Saturday, November 17, 2007

The "Art Experts"

In days long gone, a fine artist was thought of, primarily, as a painter of pictures. Secondarily, an allowance was made for sculptors and musicians. An amateur artist used to be one whose involvment in the act of painting was minimal and a professional one who busied him or herself in the business of trying to make a living.

By and large art educators and critics do not have the time to create consistent, well-considered works of art, and have to be lumped with the amateurs as a body of rather annoying "art experts." In Rod's earliest days as an aspiring artist he knew much more about this subject than is now the case. He no longer addresses art associations, since he has no training as an art educator. He does not presume to openly criticize the works of others by jurying shows. He has seen elements of favouritism in every selection process he was involved with. It is his wish that art educators and art critics would mind their own business, teaching and/or gossiping, and not presume to be professional artists.

There is, of course, nothing beyond economics to prevent any of them from moving on into the ranks of these unenviable, underpaid, working sods. Any painting is, in the end, a wall decoration, and the status of such work is more a matter of smart business moves on the part of an artist or his agent, rather than sheer outright talent rising to the surface. Sometimes recognition is serendipity! No matter how they see themselves, artists are bit players in the business world, and serfs to their patrons.

Rod has never been misused by an art critic, but having a local reputation means there is little loss or gain in any kind of professional gossip about his work. The lions of the art world are a different matter; Reviewing Colville's 1983 exhibition at the Art Gallery of Ontario for Art in America , Ross Skoggard noted that his work was controversial in terms of the Canadian art world and that. 'Colville has not yet been properly assessed in his own country,' Skoggard further wrote. '...He is both admired for his workmanlike technique and denounced as a provincial embarrassment by the segment of the Canadian art world that takes its cue from international art magazines.'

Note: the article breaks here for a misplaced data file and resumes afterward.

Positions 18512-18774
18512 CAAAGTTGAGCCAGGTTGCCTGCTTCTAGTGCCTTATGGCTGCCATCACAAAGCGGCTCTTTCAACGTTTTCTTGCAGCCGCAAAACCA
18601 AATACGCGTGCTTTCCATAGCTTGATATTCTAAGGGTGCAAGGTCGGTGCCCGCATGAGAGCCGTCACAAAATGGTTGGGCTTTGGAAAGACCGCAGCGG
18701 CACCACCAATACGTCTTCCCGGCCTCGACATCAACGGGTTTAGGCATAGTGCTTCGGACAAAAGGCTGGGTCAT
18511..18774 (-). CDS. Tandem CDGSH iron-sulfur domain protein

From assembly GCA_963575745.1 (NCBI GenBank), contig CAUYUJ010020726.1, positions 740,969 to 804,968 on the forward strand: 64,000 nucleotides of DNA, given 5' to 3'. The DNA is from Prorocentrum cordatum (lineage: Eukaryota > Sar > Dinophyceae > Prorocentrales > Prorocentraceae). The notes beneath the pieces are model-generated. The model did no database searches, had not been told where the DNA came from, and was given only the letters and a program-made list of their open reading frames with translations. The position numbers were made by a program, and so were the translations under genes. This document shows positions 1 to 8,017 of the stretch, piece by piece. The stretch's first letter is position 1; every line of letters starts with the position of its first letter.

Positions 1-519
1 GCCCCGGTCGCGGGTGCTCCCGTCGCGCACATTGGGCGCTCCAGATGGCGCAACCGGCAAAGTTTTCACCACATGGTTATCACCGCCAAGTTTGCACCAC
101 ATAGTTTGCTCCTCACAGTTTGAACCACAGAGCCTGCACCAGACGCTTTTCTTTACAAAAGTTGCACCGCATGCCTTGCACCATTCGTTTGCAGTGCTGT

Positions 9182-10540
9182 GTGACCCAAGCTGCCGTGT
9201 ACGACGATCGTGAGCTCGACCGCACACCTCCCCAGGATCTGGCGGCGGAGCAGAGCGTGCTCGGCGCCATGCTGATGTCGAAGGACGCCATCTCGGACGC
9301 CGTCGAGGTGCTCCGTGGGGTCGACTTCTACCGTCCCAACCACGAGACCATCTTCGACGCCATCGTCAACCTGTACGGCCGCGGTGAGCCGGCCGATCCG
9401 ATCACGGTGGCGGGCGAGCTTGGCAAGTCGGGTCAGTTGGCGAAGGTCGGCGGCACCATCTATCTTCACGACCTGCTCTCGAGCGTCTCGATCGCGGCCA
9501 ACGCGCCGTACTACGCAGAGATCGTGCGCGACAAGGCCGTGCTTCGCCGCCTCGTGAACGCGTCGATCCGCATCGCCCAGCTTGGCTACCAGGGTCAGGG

John Bentley Mays visited with Colville in Nova Scotia and returned to say this in the Toronto Globe and Mail (July 23, 1983), 'Its (his works) widespread popularity and potential as a crowd-pleaser apart, Colville's art is worthy of inclusion in a small, didactic group show of realists from Canada's Atlantic region; nothing more.'

In contrast, he was hailed in that same year by the British critic Terence Mullaly, as 'the most important realist in the Western world.' It was after this that Colville expressed a greater attachment for his dogs over the majority of people. He is a politically concerned conservative who did tell Mays, 'I do have a fear of chaos, and a strong sense of the fragility of civilization,' goes far toward accounting for the disquieting presentiment that invades his visions of peace, contentment, and beauty.

There you have it, another mark in favour of chaos theory! One would like to ignore such people; fortunately Colville has enough personal charisma and entrenchment or "authentication" of his work to turn his back on Mays without much effect in his pantry.

No comments: